LA JOLLA–UC San Diego Distinguished Professor of Philosophy Nancy Cartwright is the recipient of the Carl Gustav Hempel Award, recognizing lifetime achievement in the philosophy of science as well as scholarly excellence.
Given bi-annually by the Philosophy of Science Association, the Hempel Award was established in 2012. Cartwright is the fourth recipient, and first woman.
“It’s difficult to overstate the impact of Cartwright’s work and research,” said Jonathan Cohen, UC San Diego Department of Philosophy chair, in congratulating Cartwright. “Nancy’s achievements include influential contributions in to an astoundingly wide range of topics, all of which have steered the direction of research in the field.”
In accepting the Hempel Award, Cartwright said she was “exceedingly lucky” to have support and encouragement from a wide range of people: teachers and colleagues, students, administrative staff throughout her entire career, and family and friends.
“This support makes a big difference,” she said, “when we work together and encourage each other to bring out the best in our own work, and that of others. I think it is also important that we learn and think seriously about lots of different topics, as that not only helps us engage with the rest of the world, but it brings to our philosophy a far broader perspective.”
A fellow of the Academy of Social Sciences, the German Academy of Sciences and the British Academy, Cartwright is a MacArthur Fellow and member of the American Academy of Arts and Sciences among many other scholarly institutions. She has received numerous awards and honors, including the Lebowitz Prize of the Phi Beta Kappa Society and was recently named one of the 50 most-influential living philosophers.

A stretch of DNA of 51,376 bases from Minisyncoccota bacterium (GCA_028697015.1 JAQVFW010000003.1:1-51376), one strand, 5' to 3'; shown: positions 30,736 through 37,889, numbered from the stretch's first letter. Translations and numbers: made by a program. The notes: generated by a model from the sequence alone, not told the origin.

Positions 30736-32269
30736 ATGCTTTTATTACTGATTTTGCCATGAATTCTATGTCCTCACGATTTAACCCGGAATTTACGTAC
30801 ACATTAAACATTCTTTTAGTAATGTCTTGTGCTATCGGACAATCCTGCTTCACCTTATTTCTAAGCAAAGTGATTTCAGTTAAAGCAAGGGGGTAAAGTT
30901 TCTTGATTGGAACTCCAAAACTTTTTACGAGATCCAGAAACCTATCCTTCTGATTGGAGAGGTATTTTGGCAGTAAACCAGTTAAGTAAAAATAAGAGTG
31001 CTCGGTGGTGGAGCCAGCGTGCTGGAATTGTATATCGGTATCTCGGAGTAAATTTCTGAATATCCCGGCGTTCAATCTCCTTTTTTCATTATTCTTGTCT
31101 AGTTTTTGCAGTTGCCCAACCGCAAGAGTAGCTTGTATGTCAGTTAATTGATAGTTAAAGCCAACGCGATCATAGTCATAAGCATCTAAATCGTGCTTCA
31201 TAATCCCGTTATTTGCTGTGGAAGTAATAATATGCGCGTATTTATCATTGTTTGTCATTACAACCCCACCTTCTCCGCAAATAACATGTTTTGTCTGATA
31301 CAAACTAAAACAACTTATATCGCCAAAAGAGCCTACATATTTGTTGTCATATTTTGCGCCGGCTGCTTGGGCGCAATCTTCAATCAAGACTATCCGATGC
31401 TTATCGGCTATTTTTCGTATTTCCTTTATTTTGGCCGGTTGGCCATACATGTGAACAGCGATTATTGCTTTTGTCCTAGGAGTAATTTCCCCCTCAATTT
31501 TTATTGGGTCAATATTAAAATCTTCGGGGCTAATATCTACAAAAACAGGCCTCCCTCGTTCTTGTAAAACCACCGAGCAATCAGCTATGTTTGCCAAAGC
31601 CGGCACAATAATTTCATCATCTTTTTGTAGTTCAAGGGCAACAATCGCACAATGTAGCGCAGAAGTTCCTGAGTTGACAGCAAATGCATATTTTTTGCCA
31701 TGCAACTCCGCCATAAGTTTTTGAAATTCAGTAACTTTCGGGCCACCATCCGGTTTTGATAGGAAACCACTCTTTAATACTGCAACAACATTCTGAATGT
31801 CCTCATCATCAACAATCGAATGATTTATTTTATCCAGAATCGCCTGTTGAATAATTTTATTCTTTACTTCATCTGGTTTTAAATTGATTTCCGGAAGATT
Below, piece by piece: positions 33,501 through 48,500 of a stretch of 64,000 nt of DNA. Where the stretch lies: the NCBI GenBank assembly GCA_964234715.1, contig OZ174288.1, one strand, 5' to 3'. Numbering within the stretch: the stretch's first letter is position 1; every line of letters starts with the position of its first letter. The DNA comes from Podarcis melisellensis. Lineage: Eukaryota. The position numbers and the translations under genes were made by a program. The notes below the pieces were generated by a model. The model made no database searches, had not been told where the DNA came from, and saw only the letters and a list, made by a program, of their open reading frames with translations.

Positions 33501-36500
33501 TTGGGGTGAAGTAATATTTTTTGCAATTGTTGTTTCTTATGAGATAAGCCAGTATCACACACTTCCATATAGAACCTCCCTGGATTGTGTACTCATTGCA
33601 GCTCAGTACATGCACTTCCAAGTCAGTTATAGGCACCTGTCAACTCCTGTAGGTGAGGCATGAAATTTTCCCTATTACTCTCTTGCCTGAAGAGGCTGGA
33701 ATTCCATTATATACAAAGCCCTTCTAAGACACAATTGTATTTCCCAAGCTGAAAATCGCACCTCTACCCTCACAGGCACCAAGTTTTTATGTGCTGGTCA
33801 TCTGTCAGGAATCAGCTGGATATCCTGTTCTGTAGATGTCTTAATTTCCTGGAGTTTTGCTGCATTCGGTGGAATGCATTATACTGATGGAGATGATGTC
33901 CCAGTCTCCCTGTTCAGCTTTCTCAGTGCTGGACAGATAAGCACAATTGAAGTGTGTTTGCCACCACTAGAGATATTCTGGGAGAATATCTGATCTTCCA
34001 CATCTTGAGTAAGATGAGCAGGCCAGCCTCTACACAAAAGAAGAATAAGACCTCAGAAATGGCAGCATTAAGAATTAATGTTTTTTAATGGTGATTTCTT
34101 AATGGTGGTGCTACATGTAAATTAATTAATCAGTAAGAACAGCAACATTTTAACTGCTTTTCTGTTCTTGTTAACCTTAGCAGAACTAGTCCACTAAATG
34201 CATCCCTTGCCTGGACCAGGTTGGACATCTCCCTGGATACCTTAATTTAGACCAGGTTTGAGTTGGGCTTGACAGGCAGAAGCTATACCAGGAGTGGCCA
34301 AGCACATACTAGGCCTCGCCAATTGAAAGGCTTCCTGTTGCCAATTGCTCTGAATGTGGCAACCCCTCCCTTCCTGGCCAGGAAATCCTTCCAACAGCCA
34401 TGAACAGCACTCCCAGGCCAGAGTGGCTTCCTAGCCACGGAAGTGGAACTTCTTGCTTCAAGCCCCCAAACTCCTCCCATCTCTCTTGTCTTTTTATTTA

Additionally, Cartwright is professor and co-director of the Centre for Humanities Engaging Science and Society at Durham University in the United Kingdom. In the first half of her career at Stanford University, she specialized in the philosophy of the natural sciences; in the second half, at the London School of Economics, Durham University and UC San Diego, she specialized in philosophy and methodology of the social sciences with special attention to economics.
Her latest book is “Nature, the Artful Modeler: Lectures on Laws, Science, How Nature Arranges the World and How We Can Arrange It Better,” published in May 2019.
The Philosophy of Science Association acknowledged Cartwright’s inspiration and encouragement of multiple students in philosophy, calling her “legendary” for her support of students, junior colleagues and promotion of women in academia.
Cartwright recognized there was opportunity for more women to study and contribute to the discipline.
“Supporting women in philosophy is important because we are good at it, and we often take a different tack on it, which is good for the field,” she said. “Philosophy can be great fun, and it can be of serious practical import, too. I think it is important to make sure both of these come true.”
Cartwright’s dedication in sparking an interest in philosophy, particularly among women and other underrepresented groups, is well aligned with wider efforts in place in the Department of Philosophy. The department began and continues to organize the Summer Program for Women in Philosophy, a 10-day program for undergraduate women who are interested in pursuing graduate study.
The 2019 program will be held July 22 – Aug. 2, and feature seminar course taught by visiting and UC San Diego faculty members, as well as a number of workshops all geared toward providing both an engaging learning experience as well as helpful preparation for women applying to and, ultimately, succeeding at graduate school.
“Just as Nancy is famously dedicated to the generations of students she has advised and taught, the department continues to develop and support all students who have a curiosity about what can be achieved with a degree in philosophy,” Cohen said. “Nancy is both a force of nature as well as a theorist of it, and our students are lucky to have her as a mentor and contributor to the scholarly community.”